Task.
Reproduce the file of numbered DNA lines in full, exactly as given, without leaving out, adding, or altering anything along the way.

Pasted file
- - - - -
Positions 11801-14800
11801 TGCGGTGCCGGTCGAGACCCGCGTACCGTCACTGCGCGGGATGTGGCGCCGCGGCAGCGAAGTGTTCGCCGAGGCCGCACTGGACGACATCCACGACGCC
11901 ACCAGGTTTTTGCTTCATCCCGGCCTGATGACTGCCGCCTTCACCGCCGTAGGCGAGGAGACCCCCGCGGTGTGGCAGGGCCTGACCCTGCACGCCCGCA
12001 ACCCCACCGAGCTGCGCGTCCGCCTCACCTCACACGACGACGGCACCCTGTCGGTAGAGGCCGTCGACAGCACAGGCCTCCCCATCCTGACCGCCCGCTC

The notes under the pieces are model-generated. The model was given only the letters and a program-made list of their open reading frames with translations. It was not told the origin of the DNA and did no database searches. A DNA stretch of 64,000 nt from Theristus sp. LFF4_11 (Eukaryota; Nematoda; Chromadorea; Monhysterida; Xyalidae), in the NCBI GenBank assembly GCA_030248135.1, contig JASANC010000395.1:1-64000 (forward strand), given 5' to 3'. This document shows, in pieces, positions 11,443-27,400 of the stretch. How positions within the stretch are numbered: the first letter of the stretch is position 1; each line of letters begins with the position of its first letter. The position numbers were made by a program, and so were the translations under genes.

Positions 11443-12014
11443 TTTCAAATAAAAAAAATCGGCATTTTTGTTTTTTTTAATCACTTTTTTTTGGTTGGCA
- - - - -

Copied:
Positions 11801-14800
11801 TGCGGTGCCGGTCGAGACCCGCGTACCGTCACTGCGCGGGATGTGGCGCCGCGGCAGCGAAGTGTTCGCCGAGGCCGCACTGGACGACATCCACGACGCC
11901 ACCAGGTTTTTGCTTCATCCCGGCCTGATGACTGCCGCCTTCACCGCCGTAGGCGAGGAGACCCCCGCGGTGTGGCAGGGCCTGACCCTGCACGCCCGCA
12001 ACCCCACCGAGCTGCGCGTCCGCCTCACCTCACACGACGACGGCACCCTGTCGGTAGAGGCCGTCGACAGCACAGGCCTCCCCATCCTGACCGCCCGCTC

The notes under the pieces are model-generated. The model was given only the letters and a program-made list of their open reading frames with translations. It was not told the origin of the DNA and did no database searches. A DNA stretch of 64,000 nt from Theristus sp. LFF4_11 (Eukaryota; Nematoda; Chromadorea; Monhysterida; Xyalidae), in the NCBI GenBank assembly GCA_030248135.1, contig JASANC010000395.1:1-64000 (forward strand), given 5' to 3'. This document shows, in pieces, positions 11,443-27,400 of the stretch. How positions within the stretch are numbered: the first letter of the stretch is position 1; each line of letters begins with the position of its first letter. The position numbers were made by a program, and so were the translations under genes.

Positions 11443-12014
11443 TTTCAAATAAAAAAAATCGGCATTTTTGTTTTTTTTAATCACTTTTTTTTGGTTGGCA